|This article does not cite any references or sources. (December 2009)|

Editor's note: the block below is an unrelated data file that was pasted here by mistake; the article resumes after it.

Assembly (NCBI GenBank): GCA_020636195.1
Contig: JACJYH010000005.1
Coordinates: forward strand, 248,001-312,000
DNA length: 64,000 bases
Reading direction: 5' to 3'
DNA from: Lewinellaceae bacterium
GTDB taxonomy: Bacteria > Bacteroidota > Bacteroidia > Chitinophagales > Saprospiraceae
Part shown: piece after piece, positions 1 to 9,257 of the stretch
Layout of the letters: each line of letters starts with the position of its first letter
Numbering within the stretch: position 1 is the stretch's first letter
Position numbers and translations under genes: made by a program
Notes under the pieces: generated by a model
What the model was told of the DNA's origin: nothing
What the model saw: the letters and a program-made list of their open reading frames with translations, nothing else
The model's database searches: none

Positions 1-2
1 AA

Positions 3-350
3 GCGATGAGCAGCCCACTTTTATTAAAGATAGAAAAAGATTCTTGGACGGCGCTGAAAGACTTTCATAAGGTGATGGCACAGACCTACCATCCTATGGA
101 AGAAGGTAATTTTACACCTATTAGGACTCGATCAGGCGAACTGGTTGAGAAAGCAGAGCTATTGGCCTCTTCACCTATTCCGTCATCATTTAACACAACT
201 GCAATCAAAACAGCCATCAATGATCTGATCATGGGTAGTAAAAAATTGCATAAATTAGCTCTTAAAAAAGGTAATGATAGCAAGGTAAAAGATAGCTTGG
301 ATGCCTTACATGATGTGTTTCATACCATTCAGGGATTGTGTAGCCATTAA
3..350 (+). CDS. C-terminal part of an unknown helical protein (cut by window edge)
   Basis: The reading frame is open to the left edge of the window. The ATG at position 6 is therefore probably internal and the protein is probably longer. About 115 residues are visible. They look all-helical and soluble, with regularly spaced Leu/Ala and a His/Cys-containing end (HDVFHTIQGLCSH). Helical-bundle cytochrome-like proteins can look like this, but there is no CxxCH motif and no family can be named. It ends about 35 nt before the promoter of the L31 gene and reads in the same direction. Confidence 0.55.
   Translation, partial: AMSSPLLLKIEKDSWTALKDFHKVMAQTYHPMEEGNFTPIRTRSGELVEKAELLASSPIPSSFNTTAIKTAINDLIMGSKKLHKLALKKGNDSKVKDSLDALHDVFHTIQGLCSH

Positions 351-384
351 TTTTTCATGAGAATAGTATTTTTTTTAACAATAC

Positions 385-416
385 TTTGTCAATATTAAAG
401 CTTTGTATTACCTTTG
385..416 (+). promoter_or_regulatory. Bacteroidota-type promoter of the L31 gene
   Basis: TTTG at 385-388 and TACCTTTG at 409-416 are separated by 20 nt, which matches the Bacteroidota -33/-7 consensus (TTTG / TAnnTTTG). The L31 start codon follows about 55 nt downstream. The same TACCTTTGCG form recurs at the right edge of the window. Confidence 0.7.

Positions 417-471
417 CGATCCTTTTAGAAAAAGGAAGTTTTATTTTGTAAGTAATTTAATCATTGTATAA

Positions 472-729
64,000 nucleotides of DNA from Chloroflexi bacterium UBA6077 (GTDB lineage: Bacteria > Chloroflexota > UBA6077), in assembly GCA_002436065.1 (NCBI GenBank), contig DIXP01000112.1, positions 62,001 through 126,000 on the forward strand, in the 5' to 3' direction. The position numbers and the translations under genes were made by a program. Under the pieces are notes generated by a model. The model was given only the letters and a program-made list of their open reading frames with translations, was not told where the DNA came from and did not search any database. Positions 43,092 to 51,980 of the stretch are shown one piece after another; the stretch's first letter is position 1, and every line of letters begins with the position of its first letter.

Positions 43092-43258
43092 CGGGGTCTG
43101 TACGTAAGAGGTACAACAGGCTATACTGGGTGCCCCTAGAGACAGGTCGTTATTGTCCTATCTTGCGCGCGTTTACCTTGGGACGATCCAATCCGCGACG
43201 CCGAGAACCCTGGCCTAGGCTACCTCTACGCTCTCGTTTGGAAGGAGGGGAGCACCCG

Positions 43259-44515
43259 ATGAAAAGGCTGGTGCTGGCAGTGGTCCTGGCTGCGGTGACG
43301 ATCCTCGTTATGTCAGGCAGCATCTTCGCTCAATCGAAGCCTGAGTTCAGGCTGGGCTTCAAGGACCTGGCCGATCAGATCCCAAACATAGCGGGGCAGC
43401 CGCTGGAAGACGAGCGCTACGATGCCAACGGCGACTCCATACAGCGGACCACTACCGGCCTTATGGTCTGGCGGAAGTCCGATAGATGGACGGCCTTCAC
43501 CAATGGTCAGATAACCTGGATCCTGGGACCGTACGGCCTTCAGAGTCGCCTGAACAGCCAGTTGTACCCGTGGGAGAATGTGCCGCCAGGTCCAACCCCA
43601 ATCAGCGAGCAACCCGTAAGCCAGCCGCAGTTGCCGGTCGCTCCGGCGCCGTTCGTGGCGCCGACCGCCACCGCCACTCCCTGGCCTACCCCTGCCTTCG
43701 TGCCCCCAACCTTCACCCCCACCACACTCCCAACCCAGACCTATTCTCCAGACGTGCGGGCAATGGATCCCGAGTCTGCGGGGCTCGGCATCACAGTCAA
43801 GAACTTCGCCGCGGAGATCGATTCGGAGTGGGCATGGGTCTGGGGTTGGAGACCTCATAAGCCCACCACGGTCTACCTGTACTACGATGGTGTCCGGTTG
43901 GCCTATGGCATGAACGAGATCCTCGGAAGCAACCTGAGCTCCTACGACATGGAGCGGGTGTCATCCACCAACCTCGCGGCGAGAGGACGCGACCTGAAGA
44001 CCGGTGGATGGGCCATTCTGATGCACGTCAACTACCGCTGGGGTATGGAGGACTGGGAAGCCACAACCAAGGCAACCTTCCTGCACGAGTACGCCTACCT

Bistatic imaging is a technique for using imaging using bistatic radar (two radar instruments, with one emitting and one receiving). The result is a more detailed image than would have been rendered with just one radar instrument. Bistatic imaging can be useful in differentiating between ice and rock on the surface of a remote target, such as the moon, due to the different ways that radar reflects off these objects—with ice, the radar instruments would detect "volume scattering", and with rock, the more traditional surface scattering would be detected.